"My own development as a P/M was the result of many influences. While my various teachers provided the basics, my observation of top Grade I band pipe majors such as Terry Lee of the Simon Fraser University Pipe Band were pivotal. My introduction to Terry was through workshops Simon Fraser held in the early 1980s, as well as watching them in competition both in BC and in Scotland. Another strong influence was Marlene (Stephen) Treichel, the pipe major of the Heather-Belles for 27 years before me. While we didn’t necessarily always agree on musical approach, she was what I would describe as a visionary leader in pipe bands on the prairies, and a true mentor for women in piping. I grew up with Marlene in charge of the band and, as I became more experienced, I found that few matched her passion and dedication for Scottish music, and our group of girls in particular.
"I can recall many band achievements over the years, but one that continues to stick out is one of the first years the Heather-Belles began to compete again, around 1980. The band made a trip to the highland games in Moose Jaw, SK and entered Gr. III, also playing up to Gr. II. In a whirlwind weekend, we took first place in both grades. It was a grand trip home, with an all-night bus ride back to Winnipeg, where our parents met us triumphantly first thing Sunday morning.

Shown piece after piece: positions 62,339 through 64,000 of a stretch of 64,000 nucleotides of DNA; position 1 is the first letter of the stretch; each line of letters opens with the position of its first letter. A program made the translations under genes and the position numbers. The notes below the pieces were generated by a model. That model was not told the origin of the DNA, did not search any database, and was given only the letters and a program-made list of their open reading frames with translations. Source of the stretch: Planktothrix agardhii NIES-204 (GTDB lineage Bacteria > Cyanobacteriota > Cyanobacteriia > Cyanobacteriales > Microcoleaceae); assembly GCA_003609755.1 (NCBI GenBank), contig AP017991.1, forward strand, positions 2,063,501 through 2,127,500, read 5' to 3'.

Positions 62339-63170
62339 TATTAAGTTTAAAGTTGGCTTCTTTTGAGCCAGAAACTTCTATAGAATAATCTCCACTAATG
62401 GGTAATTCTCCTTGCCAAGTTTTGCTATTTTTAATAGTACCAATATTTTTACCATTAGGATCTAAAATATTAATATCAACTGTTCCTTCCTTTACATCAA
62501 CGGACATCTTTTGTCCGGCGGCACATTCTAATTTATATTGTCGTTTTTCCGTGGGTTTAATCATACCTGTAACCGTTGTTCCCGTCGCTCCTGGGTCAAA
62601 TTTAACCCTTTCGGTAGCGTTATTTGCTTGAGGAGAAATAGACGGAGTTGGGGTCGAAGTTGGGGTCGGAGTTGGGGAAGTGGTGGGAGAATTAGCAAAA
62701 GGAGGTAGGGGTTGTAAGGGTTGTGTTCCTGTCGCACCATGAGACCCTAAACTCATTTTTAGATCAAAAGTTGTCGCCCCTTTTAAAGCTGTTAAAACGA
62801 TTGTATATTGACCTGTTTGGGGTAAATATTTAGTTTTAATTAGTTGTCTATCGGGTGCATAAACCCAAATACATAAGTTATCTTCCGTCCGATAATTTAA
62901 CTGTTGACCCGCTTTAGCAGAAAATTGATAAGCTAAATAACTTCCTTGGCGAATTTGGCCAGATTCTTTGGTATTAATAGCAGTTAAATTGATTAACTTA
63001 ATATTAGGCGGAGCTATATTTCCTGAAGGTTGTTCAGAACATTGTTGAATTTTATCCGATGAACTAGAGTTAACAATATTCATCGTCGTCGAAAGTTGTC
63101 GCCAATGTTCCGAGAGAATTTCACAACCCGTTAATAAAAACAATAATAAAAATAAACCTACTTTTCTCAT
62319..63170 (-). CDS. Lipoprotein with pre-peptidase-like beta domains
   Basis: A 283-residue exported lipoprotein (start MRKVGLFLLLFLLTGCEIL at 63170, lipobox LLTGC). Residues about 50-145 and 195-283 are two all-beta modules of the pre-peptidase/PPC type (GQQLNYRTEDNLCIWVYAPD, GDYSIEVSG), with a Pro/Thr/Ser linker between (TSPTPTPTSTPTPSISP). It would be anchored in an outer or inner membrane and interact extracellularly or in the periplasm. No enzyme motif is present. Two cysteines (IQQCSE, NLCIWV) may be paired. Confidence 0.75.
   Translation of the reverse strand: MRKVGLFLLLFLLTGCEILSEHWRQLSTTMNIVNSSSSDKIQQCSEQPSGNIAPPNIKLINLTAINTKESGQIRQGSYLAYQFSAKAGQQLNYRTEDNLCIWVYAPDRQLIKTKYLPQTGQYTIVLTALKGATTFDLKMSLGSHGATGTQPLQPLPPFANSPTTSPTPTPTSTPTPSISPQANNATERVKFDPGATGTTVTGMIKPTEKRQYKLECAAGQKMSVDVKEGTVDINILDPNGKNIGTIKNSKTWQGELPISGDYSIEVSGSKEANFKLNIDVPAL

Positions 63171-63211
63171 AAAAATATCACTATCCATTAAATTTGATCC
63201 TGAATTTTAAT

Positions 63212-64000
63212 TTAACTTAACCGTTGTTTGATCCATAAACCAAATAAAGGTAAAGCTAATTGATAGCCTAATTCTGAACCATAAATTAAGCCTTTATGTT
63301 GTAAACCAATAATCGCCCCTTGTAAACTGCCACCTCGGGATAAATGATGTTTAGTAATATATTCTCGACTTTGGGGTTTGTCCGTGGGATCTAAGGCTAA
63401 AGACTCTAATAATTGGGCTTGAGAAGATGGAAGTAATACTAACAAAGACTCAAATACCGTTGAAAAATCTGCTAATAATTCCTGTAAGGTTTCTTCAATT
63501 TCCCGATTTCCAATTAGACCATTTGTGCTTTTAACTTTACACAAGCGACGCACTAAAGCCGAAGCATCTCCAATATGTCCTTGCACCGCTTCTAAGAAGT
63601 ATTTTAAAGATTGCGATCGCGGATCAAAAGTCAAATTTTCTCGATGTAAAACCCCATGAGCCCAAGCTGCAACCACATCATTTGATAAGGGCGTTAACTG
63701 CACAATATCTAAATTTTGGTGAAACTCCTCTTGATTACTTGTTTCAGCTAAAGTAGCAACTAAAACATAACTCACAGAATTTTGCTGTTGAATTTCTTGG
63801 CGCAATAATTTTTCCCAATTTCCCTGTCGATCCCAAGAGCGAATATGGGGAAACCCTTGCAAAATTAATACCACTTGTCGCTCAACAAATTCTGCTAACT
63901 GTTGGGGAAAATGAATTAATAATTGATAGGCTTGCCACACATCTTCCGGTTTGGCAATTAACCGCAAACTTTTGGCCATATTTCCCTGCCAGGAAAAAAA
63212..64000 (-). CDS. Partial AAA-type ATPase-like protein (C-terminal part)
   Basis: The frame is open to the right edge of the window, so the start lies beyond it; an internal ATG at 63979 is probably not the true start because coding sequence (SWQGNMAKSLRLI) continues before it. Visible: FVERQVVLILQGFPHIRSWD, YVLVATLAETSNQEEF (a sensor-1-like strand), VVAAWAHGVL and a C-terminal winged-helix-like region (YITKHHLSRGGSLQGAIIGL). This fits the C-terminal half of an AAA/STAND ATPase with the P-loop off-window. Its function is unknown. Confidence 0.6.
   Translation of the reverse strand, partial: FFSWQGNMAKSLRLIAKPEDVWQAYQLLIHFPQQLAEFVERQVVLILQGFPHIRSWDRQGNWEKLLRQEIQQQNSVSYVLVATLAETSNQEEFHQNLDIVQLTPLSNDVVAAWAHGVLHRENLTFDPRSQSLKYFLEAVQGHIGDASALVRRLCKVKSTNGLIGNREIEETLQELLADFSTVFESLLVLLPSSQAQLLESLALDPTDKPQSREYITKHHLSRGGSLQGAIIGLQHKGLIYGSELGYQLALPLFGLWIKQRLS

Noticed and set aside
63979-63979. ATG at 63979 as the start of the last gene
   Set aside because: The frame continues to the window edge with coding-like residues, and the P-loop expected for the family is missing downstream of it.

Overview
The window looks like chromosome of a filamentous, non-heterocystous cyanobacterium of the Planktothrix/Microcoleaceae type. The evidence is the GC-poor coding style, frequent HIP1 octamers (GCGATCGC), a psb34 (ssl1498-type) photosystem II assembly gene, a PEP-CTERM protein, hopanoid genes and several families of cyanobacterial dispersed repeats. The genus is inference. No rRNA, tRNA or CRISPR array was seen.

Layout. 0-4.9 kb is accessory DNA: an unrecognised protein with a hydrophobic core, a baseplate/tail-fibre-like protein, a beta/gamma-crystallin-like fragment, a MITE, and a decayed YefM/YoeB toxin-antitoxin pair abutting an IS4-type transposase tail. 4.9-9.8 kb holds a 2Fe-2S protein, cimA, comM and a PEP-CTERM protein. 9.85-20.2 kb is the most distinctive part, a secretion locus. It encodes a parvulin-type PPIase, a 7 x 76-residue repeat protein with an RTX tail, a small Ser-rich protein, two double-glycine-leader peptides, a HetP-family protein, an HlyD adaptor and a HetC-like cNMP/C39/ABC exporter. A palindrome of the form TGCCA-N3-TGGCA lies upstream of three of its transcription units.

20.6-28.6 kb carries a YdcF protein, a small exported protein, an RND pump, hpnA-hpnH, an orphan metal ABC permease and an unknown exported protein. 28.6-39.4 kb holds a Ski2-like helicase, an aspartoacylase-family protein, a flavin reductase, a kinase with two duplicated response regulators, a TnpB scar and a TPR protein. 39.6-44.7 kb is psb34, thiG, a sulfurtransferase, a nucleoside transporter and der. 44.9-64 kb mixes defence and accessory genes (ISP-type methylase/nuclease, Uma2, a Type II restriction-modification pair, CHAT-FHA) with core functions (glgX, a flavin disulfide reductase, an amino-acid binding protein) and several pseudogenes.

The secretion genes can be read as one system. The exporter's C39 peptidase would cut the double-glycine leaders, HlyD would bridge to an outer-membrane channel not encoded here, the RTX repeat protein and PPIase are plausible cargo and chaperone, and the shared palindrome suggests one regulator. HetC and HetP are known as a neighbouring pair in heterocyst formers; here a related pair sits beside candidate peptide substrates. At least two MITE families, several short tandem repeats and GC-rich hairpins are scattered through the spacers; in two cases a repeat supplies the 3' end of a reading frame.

"The band also achieved a Best Overseas Band designation at the Rothesay Games in Scotland around 1985. It poured rain all day and we were up to our knees in muck. It was in the days of the fiber snare heads…they disintegrated before our eyes. It was a proud trip home, however. The Air Canada stewardesses treating us like royalty, and all the passengers on our flight from Toronto put up with us tuning our pipes and playing ourselves off when we landed. Anything I later accomplished with other Grade I and II bands couldn’t compare with that!
As an amateur competitor, Heather rose quickly through the ranks. "My fondest memory is my very first chanter competition, in July 1974 at the age of nine. This was a special contest, as it celebrated Winnipeg’s 100th anniversary. I was expected to play two parts of a 2/4 or 4/4 march. Instead of choosing something more appropriate to the contest, such as "Scotland the Brave" or "Mairi’s Wedding", I guess Pipe Major Lawrence decided I should be a bit more ambitious. I performed the four-parted 2/4 march called "P/M John Stewart". I recall that it was not a real challenge for me, and I assumed that every other performer was doing something equally as difficult. To his death, P/M Doug Will, who judged me that day, always recalled his surprise at this small girl walking up and playing this big tune! Unfortunately, my sister laid on my keeper trophy on the way home and broke the top off – "the only trophy I ever won!"; it was soon soldered back together!
"By the time I was 16 or 17, I was playing open contests in Manitoba, Saskatchewan and Minnesota. Due to the distance between contests, as well as the limited number of contests throughout the year, it was difficult to get a lot of adjudication from guest judges, and the few times I did go to places like Santa Rosa, Calgary or Canmore, I relished the truly objective comments and found many of them very useful. As far as prizes went, I usually made the top six in out-of-province contests and frequently took home the Provincial Aggregate for Open Piping at the Selkirk Highland Games.